Nothing says hippy like a countertop full of sprouts. But like most things that were once "crunchy," sprouts are gaining an urban edge. At least, that's the hope of food culture/art activist, Debra Solomon, who runs culiblog, a site about "food, food culture, food as culture and the cultures that grow our food." Solomon recently opened an art installation-as-restaurant in Amsterdam called Sproutstaurant, where for two months, where visitors can dine on more than thirty-one flavors of sprouts and microgreens, served with traditional Dutch stamppot. Microgreens have been a fashionable food accent in haute cuisine for some time, but the message with Sproutstaurant is not so much about style (although the presentation is essential), but rather that no matter where we are, we can grow at least some of our own food.
A significant portion of inter-urban transportation is devoted to the acquisition and transportation of food into our homes. Eating home grown food offers a sustainable solution to securing an ethically produced food supply.
Sproutstaurant is situated within an exhibition by the Dutch new media art group, Mediamatic, called Night Garden -- an indoor garden that links "new technology, next nature, contemporary art and its consumption." The exhibition brings together a number of boundary-pushing artists who introduce high-tech technique into artistic commentary about food, nature and our relationships to the systems that sustain us.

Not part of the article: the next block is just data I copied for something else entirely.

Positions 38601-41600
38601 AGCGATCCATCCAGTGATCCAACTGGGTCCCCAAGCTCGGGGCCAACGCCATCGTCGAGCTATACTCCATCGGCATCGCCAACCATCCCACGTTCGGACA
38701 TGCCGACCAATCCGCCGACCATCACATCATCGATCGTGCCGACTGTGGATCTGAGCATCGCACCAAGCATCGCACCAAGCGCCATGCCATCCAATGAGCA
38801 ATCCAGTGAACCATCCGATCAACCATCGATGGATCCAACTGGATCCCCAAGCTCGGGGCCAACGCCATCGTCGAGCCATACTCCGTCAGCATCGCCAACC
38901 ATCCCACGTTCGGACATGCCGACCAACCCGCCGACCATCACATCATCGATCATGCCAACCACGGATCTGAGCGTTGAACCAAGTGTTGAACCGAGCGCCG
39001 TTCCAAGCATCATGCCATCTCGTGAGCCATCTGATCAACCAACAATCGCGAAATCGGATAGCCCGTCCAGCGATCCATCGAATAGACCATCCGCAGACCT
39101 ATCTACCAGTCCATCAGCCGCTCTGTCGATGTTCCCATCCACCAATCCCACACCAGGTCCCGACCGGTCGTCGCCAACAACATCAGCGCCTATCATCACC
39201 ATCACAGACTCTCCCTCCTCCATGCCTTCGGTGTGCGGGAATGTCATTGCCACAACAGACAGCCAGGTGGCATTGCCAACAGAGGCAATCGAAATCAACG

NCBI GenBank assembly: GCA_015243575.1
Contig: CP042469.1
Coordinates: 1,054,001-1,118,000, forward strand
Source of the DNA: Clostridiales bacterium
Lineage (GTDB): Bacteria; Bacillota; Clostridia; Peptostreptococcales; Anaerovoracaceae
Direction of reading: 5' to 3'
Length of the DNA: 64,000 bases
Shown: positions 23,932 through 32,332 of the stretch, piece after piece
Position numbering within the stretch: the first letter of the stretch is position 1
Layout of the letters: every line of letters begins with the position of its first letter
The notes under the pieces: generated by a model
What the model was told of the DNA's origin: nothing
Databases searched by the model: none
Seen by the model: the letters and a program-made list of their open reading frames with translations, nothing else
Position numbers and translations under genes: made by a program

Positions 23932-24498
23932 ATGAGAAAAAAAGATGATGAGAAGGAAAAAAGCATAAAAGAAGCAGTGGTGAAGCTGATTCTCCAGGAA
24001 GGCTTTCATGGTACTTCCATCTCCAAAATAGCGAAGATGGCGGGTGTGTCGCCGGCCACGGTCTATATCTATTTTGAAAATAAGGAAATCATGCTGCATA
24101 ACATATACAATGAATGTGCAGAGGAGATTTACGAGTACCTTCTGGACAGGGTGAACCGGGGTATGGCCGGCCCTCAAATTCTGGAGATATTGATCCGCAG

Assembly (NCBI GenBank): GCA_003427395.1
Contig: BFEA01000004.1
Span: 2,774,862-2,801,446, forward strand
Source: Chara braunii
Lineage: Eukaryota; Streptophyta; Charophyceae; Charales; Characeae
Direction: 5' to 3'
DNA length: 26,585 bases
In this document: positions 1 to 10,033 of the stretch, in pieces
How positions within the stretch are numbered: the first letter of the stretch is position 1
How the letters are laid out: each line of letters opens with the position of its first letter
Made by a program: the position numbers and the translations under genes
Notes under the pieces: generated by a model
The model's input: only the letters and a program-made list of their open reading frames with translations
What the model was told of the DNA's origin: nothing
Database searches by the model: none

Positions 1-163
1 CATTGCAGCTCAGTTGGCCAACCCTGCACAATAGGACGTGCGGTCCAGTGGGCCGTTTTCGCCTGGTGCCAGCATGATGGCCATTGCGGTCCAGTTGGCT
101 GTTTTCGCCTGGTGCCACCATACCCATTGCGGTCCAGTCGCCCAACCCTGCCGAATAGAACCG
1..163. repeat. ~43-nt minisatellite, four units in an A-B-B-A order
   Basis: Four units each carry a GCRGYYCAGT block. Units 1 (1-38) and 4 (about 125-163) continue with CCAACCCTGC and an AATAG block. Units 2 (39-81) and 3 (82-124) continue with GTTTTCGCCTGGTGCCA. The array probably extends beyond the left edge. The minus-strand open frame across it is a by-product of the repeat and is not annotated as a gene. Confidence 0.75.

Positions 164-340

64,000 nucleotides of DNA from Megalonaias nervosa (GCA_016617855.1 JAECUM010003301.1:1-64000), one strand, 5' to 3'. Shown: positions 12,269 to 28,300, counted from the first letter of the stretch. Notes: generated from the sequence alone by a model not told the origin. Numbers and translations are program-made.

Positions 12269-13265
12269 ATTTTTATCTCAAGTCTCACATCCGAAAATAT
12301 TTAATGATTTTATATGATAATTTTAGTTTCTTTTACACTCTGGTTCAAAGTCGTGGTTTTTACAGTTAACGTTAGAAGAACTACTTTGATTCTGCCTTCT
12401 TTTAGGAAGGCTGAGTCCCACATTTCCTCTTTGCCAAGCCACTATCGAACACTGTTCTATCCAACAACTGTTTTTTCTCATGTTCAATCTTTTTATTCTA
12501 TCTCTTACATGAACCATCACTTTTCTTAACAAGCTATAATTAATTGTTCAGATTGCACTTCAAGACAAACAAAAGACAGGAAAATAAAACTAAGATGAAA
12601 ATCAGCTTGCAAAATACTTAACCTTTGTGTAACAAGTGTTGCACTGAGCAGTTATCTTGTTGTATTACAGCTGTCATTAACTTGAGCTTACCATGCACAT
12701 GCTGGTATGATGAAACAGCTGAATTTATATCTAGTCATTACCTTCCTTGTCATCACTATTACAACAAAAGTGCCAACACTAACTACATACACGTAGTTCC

I think it's safe to say that Debra Solomon's micro-greens would feel ill-at-ease on a Northern California commune. This project makes sprouting seem like the cutting edge of cultural expression; and while a plate of sprouts may not comprise a belly-filling meal, it does represent the possibility of [at least partial] self-sufficiency, and reminds us that growing food is a creative process. There are some beautiful photos of the multi-colored homegrown art at Solomon's site as well as at Mediamatic.